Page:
Critics and fans alike have been fairly ruthless in recent years in giving Jackie Chan's Hollywood movies a real drubbing. I'll admit that the last film I saw of his, THE TUXEDO, was a two-star effort with poor casting and choppy action sequences. Thankfully, THE MEDALLION, another film which has been pretty much panned across the globe, comes across as something of a revelation. For a start, it's a quite good movie, much like Jackie's '80s efforts, with plenty of humour and action to keep the audience from noticing the thinness of the plot. Thanks to some particularly good international casting as well as interesting locations – when was the last time we had an action film set in Dublin? Never! – this is a mildly entertaining effort, low brow but crowd-pleasing with it.

The story is as thin as they come and former stuntman Bey Logan even had a hand in creating it (Logan is the guy who does all the DVD commentary tracks on martial arts movies). It involves a medallion which makes the wearer become immortal – so this is basically the film where Jackie gets to be superman. Unfortunately the CGI effects to show the magical nature of the talisman are very poor, but they do fit in with the film's comic-book style. Jackie, although starting to look like a piece of crumpled parchment, is very good here in the comedy stakes and, although his once famous stunt work is replaced by wire work and computer enhancements, he still cuts it as the clumsy but lovable hero. Jackie's opponent this time around is Julian Sands, an actor who doesn't seem to have aged much recently; Sands is wasted and doesn't even get to overact much, but its still good to see him on cinema screens again after so long.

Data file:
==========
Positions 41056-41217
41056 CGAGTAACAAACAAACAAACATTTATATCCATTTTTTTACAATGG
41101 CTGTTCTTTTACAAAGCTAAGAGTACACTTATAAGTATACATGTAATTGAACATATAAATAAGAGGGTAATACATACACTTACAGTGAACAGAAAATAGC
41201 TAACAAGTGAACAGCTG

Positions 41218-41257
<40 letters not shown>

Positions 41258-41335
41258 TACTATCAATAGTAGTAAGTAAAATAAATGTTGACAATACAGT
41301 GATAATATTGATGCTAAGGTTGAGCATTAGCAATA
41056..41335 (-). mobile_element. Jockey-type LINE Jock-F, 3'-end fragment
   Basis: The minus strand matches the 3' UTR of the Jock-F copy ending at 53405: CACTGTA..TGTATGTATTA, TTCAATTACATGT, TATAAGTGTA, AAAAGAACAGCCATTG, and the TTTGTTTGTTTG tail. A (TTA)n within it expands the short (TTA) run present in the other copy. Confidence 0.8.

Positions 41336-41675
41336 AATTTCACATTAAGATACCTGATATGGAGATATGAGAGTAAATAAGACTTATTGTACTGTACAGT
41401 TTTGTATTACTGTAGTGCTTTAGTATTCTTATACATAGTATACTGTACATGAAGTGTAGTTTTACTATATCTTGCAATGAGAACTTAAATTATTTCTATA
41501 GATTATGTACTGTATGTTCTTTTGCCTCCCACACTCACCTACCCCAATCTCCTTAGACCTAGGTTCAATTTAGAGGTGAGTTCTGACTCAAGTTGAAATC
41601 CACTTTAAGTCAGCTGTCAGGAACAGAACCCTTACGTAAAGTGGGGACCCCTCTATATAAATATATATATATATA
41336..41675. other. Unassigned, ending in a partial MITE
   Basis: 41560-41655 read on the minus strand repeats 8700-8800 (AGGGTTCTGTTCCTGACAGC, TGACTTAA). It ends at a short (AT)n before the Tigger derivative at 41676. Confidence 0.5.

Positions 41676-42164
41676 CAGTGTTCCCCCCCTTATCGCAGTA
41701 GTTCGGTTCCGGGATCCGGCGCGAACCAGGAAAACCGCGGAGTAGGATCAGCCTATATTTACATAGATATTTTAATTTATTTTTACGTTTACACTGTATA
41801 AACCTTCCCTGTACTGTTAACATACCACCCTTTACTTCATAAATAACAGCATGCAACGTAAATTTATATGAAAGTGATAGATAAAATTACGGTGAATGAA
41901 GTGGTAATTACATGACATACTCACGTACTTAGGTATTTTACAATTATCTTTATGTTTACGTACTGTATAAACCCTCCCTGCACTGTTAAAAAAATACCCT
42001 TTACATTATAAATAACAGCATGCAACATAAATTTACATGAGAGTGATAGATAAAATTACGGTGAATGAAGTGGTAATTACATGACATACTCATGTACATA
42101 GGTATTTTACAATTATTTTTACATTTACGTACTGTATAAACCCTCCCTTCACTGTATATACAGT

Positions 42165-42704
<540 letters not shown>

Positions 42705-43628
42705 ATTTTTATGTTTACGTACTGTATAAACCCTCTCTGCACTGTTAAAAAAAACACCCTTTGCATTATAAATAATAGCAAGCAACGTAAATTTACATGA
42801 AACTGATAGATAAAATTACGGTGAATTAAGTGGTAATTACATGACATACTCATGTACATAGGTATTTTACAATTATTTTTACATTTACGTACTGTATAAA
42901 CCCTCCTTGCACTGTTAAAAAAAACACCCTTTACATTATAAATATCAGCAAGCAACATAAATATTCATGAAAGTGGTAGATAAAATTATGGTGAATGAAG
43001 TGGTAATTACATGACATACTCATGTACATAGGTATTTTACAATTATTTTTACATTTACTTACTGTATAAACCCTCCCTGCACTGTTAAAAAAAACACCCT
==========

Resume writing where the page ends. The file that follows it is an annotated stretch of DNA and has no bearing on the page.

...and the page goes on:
The film is action-packed from beginning to end. There are a handful of fun martial arts battles and plenty of stunts, even if they aren't the most realistic on offer. Jackie's fall from a high building is a hilarious moment and the chase through the streets of Dublin is great to watch as well. Primarily, though, this is a comedy, which sees Lee Evans being cast as Jackie's partner. Evans is a delight to watch here, despite what others may have to say. Utilising the old-fashioned slapstick kind of humour, he plays a clichéd, stuffy, stereotyped British upper-crust character with non-stop pranks, pratfalls, and gurning, and I was actively looking forward to him appearing in each scene. He's ace and his natural, non gross-out gentle comedy is a real delight.

The supporting cast includes veteran Chinese bad guy Anthony Wong as a suit in a bowler hat, reminding me more of Charlie Chan than anybody else. John Rhys-Davies shows up in a minor supporting role – the likes of which he used to do in the '80s/'90s all the time - but is wasted as usual. The love interest is played by Claire Forlani who is easily more attractive than Jennifer Love Hewitt – a natural beauty, her presence is delightful every time she shows up. Generally, that's all I have to say, except for older non-critical fans to check this out, as it's a return to the old days for Jackie and a film which leaves me actively looking forward to his next.